The reaction to a weekend news story about a report from a consulting group concerning what the owners of two well-known auto racing properties should do with them illustrates perfectly why the consultants were hired in the first place.
It also illustrates a misunderstanding of what consultants are supposed to do.
Let’s go back to the start.
Last Friday, AP motorsport writer Jenna Fryer reported that Boston Consulting Group had been retained by Hulman & Co., owners of the Indianapolis Motor Speedway and the IndyCar series, to conduct studies and make recommendations about the future of those businesses.
The most important recommendation, according to the 115-page report that Fryer obtained, is for the parent company to continue owning the speedway and the race series.
And then, according to the story, there were these other suggestions:
– A series of 15 races in 19 weeks should be held in major American cities (in a nod to Ben Affleck, Toronto was included) followed by a three-race playoff and a grand finale on the road course at the Indianapolis Speedway;
– The series’ “daredevil” drivers should be promoted.
– There should be just one television partner in the U.S. instead of the current two.
– Ticket prices should be increased for the Indianapolis 500 and lowered for the Brickyard 400 and the Moto GP race.
There were other suggestions (you can pack a lot into 115 pages) but you get the drift.
In short, Boston Consulting is suggesting a radical shift in order to not only rescue the two businesses but to grow them.
Two things happened after Fryer put the story out on the AP wire.
First, the Speedway issued a statement. Mark Miles, CEO of Hulman and Co., said the report was an early version of one of many prepared by the consultants. He said no decisions had been made and discussions were continuing.
Second, fans of the series panned the report and its suggestions. Many wanted to know how come Hulman and Co. had hired a firm that obviously knew next to nothing about racing.
Let’s start with why companies – and governments – hire consultants in the first place. It’s usually because fresh thinking is needed. Something isn’t working and nobody in management can come up with the answer so a person or group is invited in to make suggestions to trigger discussions in hopes of finding a solution.
In the case of IndyCar, you have a racing series that isn’t on anybody’s radar. Yes, it’s on my radar and yours (if you’re reading this blog) but there are about 300 million people in the United States and Canada and it’s a good bet that most of them have no knowledge of IndyCar because if they did, more people might go to the races and/or watch them on television.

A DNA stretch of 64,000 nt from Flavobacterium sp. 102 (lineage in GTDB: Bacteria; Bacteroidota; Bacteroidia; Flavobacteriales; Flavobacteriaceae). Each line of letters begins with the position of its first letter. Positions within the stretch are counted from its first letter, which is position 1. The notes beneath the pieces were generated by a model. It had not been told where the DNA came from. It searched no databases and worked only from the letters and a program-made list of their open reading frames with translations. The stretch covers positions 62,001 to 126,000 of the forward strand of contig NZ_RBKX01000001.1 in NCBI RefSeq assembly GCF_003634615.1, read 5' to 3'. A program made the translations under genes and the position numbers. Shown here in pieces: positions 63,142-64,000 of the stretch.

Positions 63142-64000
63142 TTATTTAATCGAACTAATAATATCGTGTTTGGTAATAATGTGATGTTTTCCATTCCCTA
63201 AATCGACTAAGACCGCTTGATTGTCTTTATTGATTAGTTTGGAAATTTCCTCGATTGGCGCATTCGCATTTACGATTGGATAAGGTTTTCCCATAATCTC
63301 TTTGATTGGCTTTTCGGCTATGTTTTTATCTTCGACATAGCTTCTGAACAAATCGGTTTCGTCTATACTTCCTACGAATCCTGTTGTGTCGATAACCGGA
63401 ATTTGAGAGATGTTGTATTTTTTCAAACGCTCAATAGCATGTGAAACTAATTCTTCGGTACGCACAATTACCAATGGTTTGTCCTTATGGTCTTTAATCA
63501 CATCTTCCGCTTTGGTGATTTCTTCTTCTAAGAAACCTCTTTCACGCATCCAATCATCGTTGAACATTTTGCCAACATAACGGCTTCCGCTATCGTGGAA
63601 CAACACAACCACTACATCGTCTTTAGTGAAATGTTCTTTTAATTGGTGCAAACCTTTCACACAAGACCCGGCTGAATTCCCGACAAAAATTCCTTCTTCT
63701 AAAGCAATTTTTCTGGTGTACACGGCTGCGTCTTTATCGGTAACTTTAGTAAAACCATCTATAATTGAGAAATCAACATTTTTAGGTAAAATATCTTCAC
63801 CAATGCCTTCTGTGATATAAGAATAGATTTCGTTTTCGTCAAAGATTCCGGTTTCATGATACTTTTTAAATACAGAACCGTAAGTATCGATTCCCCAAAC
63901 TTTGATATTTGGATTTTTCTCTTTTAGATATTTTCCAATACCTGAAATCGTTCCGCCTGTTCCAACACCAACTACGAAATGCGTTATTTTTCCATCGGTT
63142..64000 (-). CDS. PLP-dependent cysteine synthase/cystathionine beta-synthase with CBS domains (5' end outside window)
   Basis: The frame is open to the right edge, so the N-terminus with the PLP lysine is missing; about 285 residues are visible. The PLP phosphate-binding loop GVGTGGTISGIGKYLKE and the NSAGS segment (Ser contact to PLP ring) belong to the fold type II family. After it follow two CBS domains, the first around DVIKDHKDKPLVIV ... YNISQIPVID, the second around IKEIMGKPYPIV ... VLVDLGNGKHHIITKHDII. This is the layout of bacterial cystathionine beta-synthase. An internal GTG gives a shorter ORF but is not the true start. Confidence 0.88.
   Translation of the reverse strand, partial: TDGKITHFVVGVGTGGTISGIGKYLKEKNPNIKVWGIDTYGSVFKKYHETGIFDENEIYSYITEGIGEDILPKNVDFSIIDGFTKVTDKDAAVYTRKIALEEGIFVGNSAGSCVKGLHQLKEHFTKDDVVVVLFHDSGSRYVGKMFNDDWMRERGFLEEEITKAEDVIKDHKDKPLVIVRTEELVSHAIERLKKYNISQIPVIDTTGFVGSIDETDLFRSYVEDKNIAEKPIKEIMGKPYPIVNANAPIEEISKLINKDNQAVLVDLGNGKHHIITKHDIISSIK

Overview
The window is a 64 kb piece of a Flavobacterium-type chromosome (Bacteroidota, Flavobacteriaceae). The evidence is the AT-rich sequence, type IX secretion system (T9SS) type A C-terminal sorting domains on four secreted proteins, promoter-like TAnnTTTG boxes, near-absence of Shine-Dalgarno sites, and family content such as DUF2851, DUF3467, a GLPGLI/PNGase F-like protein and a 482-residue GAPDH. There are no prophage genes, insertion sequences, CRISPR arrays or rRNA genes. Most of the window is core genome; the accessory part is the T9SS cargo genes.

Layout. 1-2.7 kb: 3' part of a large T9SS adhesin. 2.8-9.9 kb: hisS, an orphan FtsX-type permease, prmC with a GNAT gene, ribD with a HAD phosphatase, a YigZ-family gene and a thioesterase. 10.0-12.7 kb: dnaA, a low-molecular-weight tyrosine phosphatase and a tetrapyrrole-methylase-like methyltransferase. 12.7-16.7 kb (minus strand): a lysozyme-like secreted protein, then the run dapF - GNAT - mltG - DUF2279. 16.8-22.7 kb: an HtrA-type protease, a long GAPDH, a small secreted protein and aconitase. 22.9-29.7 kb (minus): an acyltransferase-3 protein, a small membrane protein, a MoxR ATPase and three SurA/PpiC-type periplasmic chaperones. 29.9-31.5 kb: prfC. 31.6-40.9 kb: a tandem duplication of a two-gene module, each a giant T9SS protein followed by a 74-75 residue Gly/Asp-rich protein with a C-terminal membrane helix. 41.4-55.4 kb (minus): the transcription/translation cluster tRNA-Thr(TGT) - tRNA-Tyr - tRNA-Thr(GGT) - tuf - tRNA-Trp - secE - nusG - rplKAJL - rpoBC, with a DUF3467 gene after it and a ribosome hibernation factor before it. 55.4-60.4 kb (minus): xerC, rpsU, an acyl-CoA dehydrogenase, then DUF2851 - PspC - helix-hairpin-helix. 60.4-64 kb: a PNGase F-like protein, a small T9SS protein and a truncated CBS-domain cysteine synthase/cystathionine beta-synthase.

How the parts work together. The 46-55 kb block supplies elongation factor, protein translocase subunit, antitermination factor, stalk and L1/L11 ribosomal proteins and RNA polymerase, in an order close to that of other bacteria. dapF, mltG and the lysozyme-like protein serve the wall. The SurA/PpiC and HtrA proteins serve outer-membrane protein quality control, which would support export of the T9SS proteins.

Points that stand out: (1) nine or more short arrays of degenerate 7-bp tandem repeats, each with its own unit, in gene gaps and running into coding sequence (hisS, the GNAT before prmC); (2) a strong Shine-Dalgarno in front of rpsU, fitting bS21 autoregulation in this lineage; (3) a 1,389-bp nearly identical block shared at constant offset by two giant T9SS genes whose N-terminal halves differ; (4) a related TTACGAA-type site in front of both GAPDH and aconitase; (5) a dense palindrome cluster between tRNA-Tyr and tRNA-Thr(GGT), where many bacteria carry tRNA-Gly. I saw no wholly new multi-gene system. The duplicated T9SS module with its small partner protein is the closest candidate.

The board of directors of Hulman & Co. is made up primarily of either racing people (the descendents of Tony Hulman and Elmer George) or people who know about racing and are fans. They’ve been trying for years to make this series work. They haven’t been successful.
So they reached out to Boston Consulting and asked them to, a) answer some specific questions (I would guess that among them was whether or not Hulman & Co. should even continue to own the speedway and the race series) and, b) make some suggestions that might help turn IndyCar from being auto racing’s biggest secret to auto racing’s latest success story.
Now, if I’m Boston Consulting (and with all due respect), the last people I’m going to ask for their opinion are fans of this racing series. And this includes columnists and pontificators like me. IndyCar has already got us; they want to go after people they don’t have.
Fryer, in an analysis written several days after she first broke the story, seems to mock the consultants for including seven cities that don’t have IndyCar races at present and for suggesting that three races currently on the schedule be dropped.
Remember, it is not the consultants’ job to come back with a report that says everything’s rosy. They obviously pushed the envelop by suggesting cities where, in their opinion, IndyCar races should be held. And one of the three races they want dropped – Fryer called it “stalwart Milwaukee” – is such a challenge to promote that last year, one of the series’ drivers, Graham Rahal, bused fans up from Indianapolis to fill seats because interest in the Wisconsin city was less than overwhelming.
Why keep putting on races in places where people could care less? I suggest Milwaukee is right up there. And while 20,000 people might show up to watch IndyCar in rural Alabama and in the middle of an Iowa cornfield, the corporate sponsors that IndyCar desperately needs are not interested, but might be if those races were held – instead – in major cities, right downtown.
The job of a consultant is to suggest alternatives to the status quo, to challenge conventional thinking.
I’d suggest that Boston Consulting, from what’s been reported to date, has done a pretty good job.
Of course, I wonder how Fryer came to get the copy of the report that she did – if, in fact, it’s an early draft, as the CEO of Hulman & Co. insists it is.
As a news editor and political reporter most of my working career, I’ve been on the receiving end of any number of confidential documents slipped to me in brown manila packages. And, in my experience, the people doing the leaking fall into three categories: political (or business) enemies looking to cause mischief; disgruntled people (frequently employees of the subject company); and/or deliberately by government or business looking for reaction – the proverbial trial balloon.
It’s hard to say which this is, but it’s certainly got the natives restless – another sign that, yes, Boston Consulting has done what it was hired to do: stir the pot.
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